• Bhardwaj, H.L. & Hamama, A.A. 2004 Protein and mineral composition of tepary bean seed HortScience 39 1363 1365

  • Bhardwaj, H.L. & Hamama, A.A. 2007 Yield and nutritional quality of canola sprouts HortScience 42 1656 1658

  • Bhardwaj, H.L., Hamama, A.A. & Merrick, L.C. 1998 Genotypic and environmental effects on lupin seed composition Plant Foods Hum. Nutr. 53 1 13

  • Bhardwaj, H.L., Hamama, A.A. & Rangappa, M. 2003 Characterization of nutritional quality of canola greens HortScience 38 1156 1158

  • Chu, W.N. & Jeffery, E. 2001 The synergistic upregulation of phase II detoxification enzymes by glucosinolate breakdown products in cruciferous vegetables Toxicol. Appl. Pharmacol. 174 146 152

    • Search Google Scholar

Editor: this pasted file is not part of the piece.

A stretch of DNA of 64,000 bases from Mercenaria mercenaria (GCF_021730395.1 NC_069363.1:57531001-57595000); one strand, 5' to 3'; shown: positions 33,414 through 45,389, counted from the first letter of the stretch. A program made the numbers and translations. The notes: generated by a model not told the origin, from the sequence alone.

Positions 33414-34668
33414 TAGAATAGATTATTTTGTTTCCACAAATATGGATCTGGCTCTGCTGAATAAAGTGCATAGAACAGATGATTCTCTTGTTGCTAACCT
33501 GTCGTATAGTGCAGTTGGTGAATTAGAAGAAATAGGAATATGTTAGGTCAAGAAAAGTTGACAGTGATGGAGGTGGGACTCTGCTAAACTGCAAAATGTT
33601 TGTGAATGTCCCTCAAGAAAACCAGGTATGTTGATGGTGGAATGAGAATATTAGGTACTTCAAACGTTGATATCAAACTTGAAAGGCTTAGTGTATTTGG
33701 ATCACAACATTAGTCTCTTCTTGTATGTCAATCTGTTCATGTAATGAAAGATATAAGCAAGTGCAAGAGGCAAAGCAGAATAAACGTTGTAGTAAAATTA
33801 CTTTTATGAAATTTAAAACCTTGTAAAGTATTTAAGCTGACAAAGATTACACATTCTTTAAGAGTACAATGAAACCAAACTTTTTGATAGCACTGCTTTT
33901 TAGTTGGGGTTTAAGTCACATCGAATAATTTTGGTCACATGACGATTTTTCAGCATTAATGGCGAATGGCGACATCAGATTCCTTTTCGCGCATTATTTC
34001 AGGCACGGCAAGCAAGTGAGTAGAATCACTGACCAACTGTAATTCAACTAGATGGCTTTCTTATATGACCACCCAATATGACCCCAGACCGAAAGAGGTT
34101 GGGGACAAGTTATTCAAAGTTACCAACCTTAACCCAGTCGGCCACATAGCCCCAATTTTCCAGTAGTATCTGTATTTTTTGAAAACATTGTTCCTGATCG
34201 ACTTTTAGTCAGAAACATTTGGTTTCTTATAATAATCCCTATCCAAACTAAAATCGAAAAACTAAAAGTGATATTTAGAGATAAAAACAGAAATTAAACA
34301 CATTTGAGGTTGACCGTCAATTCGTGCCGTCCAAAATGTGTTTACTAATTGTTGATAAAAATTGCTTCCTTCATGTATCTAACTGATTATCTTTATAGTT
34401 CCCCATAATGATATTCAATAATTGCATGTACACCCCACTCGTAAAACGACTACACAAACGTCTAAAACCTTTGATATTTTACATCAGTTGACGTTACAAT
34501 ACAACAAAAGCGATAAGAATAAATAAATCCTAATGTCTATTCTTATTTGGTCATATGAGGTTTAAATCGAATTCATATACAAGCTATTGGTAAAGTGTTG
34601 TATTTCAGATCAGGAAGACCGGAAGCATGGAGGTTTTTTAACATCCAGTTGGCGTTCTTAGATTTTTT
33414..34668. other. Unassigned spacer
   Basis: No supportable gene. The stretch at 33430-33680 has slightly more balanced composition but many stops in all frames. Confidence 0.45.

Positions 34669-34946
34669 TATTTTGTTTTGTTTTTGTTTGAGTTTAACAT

• Export Citation
  • Fahey, J.D., Zhang, Y. & Talalay, P. 1997 Broccoli sprouts: An exceptionally rich source of inducers of enzymes that protect against chemical carcinogens Proc. Natl. Acad. Sci. USA 94 10367 10372

    • Search Google Scholar
    • Export Citation
  • Hamama, A.A., Bhardwaj, H.L. & Starner, D.E. 2003 Genotype and growing location effects on phytosterols in canola J. Amer. Oil Chem. Soc. 80 1121 1126

    • Search Google Scholar
    • Export Citation
  • Murillo, G. & Mehta, R.G. 2001 Cruciferous vegetables and cancer prevention Nutr. Cancer 41 17 28

  • Raymer, P.L. 2001 Canola: An emerging oilseed crop 122 126 Janick J. & Whipkey A. Trends in new crops and uses ASHS Press Alexandria, VA

  • SAS 1996 SAS system for Windows SAS Institute, Inc Cary, NC

  • USDA 2007 U.S. Department of Agriculture, Agricultural Research Service. 2007. USDA National Nutrient Database for Standard Reference, Release 21. Nutrient Data Laboratory Home Page 23 July 2008 <http://www.ars.usda.gov/nutrientdata>.

    • Search Google Scholar
    • Export Citation